• Marta Rica

Do you know citizen science?

Citizen science refers to the participation of the general public in scientific research activities, when citizens actively use science, either with their intellectual effort, their local knowledge or with their tools and resources.

Although citizen science as such has been around for centuries, the term "citizen science" was first coined by Alan Irwin in his 1995 book Citizen Science: A Study of People, Expertise, and Sustainable Development. The goal of citizen science, according to Irwin, is to bring science closer to the people, considering the possibilities of a more active "scientific citizenship" and involving participants in dialogue and decision-making around issues related to science. risk and environmental threat to their communities.

Therefore, in addition to the purpose of making knowledge a reality, citizen science emerged to democratize science:

- This type of project usually focuses on aspects of science aimed at meeting the needs and concerns of society,

- It implies a form of science directed by the citizens themselves outside of formal institutions.

- Anyone, without a specific professional qualification, can contribute to the generation of scientific knowledge.

Since the beginning of the year 2000, the possibilities of diffusion, communication and exchange of resources through the Internet began to expand in a revolutionary way. Innovative and increasingly affordable technologies are allowing new players to become more involved in monitoring and evaluating natural resources, such as hydrological systems or air quality.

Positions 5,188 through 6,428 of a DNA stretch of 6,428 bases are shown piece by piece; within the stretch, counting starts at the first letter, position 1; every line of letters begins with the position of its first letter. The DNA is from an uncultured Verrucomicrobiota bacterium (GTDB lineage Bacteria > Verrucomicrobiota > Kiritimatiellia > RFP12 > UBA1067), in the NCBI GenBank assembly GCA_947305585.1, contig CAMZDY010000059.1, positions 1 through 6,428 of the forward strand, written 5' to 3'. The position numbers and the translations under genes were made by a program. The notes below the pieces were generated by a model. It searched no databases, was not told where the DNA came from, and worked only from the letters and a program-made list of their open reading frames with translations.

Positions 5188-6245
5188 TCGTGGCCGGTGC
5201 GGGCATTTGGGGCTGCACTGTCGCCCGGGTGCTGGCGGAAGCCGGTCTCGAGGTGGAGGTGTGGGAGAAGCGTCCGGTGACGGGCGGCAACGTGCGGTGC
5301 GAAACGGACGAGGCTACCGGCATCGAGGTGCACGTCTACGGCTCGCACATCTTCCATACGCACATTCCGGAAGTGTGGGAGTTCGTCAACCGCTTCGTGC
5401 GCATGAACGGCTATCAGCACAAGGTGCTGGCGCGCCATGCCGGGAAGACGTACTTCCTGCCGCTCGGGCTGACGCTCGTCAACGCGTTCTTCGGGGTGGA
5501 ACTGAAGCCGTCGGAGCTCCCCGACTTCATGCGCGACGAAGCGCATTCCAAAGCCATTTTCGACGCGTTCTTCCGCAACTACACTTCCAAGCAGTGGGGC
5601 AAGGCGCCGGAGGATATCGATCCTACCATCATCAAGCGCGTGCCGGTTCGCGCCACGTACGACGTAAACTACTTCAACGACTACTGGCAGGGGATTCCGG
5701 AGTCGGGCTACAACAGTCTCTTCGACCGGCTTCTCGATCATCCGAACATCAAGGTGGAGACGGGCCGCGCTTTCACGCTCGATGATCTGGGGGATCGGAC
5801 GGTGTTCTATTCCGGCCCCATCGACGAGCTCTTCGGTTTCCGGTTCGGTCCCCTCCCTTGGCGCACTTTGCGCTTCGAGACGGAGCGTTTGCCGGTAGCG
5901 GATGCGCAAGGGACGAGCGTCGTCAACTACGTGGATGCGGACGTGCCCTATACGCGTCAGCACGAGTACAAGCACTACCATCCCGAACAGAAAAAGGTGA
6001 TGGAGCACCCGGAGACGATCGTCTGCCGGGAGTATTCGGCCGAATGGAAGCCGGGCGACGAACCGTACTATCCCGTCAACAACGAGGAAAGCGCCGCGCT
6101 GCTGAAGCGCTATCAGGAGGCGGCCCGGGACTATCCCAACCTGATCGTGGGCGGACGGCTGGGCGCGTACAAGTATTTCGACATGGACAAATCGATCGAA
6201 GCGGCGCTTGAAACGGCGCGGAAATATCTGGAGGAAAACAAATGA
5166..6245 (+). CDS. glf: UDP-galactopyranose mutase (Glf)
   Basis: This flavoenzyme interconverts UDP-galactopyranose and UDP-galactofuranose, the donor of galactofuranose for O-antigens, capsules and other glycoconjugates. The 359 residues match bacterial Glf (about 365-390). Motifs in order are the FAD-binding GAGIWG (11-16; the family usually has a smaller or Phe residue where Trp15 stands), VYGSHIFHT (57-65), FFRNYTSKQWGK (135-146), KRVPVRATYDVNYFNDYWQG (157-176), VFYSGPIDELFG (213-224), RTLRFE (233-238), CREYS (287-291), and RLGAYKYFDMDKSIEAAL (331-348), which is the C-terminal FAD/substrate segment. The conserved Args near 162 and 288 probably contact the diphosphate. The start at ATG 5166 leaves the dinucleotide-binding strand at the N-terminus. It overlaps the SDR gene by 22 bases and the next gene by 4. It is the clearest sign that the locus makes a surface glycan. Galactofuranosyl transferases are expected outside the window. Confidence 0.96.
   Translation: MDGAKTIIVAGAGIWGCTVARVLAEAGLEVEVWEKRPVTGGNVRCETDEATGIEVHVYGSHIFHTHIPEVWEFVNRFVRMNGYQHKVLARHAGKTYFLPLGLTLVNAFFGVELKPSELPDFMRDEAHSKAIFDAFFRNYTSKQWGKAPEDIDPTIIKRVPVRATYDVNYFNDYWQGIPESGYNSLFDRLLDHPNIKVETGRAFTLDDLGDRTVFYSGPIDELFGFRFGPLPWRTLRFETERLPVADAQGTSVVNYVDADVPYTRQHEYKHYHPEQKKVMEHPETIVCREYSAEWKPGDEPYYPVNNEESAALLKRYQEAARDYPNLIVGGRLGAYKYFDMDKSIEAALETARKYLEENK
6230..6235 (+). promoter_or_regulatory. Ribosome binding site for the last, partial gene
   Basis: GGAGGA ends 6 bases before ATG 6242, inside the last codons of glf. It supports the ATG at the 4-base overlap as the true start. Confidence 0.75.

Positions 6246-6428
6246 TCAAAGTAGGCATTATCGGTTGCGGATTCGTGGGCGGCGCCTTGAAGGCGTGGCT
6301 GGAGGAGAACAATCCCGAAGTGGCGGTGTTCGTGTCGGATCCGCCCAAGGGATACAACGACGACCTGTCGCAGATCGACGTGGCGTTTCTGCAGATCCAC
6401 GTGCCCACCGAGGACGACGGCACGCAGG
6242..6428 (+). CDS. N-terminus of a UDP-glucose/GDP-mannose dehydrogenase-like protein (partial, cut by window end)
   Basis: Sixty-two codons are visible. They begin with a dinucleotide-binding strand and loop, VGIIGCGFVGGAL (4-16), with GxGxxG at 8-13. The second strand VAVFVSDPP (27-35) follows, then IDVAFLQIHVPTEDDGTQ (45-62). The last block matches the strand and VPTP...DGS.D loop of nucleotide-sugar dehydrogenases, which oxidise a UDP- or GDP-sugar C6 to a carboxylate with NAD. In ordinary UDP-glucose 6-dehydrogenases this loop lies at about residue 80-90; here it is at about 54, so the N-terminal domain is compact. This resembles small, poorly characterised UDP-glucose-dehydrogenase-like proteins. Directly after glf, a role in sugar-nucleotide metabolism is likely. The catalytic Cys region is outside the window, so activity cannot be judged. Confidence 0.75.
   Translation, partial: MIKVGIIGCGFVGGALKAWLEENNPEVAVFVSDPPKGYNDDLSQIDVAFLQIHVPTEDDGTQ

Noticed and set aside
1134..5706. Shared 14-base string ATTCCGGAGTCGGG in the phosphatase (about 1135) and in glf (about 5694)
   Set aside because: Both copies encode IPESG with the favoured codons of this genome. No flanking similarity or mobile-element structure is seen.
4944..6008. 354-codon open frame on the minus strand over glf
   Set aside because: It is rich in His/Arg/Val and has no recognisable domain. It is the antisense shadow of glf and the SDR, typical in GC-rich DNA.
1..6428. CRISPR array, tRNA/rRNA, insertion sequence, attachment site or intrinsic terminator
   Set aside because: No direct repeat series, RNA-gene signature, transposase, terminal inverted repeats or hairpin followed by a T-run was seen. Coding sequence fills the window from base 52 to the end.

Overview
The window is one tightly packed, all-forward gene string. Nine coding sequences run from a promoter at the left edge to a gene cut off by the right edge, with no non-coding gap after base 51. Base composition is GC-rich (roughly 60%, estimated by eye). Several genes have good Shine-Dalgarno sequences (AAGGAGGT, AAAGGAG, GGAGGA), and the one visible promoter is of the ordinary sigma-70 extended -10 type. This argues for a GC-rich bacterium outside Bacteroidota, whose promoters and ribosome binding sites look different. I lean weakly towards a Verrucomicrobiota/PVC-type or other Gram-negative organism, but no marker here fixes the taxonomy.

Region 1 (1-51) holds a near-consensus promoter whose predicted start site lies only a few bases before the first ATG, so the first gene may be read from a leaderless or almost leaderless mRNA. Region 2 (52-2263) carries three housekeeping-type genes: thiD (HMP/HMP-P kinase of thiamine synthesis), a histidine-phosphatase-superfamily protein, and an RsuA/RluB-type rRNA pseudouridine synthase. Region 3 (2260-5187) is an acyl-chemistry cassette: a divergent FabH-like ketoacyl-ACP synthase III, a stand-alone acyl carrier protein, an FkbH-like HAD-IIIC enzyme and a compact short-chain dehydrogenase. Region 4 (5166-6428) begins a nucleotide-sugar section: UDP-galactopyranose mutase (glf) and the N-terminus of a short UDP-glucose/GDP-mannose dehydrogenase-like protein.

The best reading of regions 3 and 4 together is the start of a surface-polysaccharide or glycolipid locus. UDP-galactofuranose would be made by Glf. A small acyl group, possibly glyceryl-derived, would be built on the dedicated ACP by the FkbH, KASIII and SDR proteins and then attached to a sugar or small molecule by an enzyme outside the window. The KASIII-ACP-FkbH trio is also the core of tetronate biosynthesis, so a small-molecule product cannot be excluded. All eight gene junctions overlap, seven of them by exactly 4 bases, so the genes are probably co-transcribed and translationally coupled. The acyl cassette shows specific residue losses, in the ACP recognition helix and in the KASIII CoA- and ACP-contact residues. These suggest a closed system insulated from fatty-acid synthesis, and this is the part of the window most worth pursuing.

The lack of information is a problem to be able to make accurate decisions, and in the field of hydrology this is a daily reality. Hydrological data for many parts of the world are incomplete and, in others, the length of time series is insufficient. This implies that areas with limited monitoring networks, particularly low-income countries, may take longer to achieve sustainable and effective water management.

How could citizen science benefit groundwater management?

This is the question that the PRIMA eGROUNDWATER project, of which ICATALIST is a part, will answer over the next four years. The overall objective of eGROUNDWATER is to support sustainable participatory groundwater management in Mediterranean regions through the design, testing and evaluation of improved information systems (EIS). With processes based on citizen science, users will collect groundwater data combining ICT methods such as sensors and telemetry devices. After its analysis, this data will be available in an app to favor a more transparent and effective management of resources.

As a first step, ICATALIST is developing a set of cards containing information, examples and guidelines on how to apply citizen science to groundwater monitoring and management through improved information systems. It is a flexible design and learning tool.

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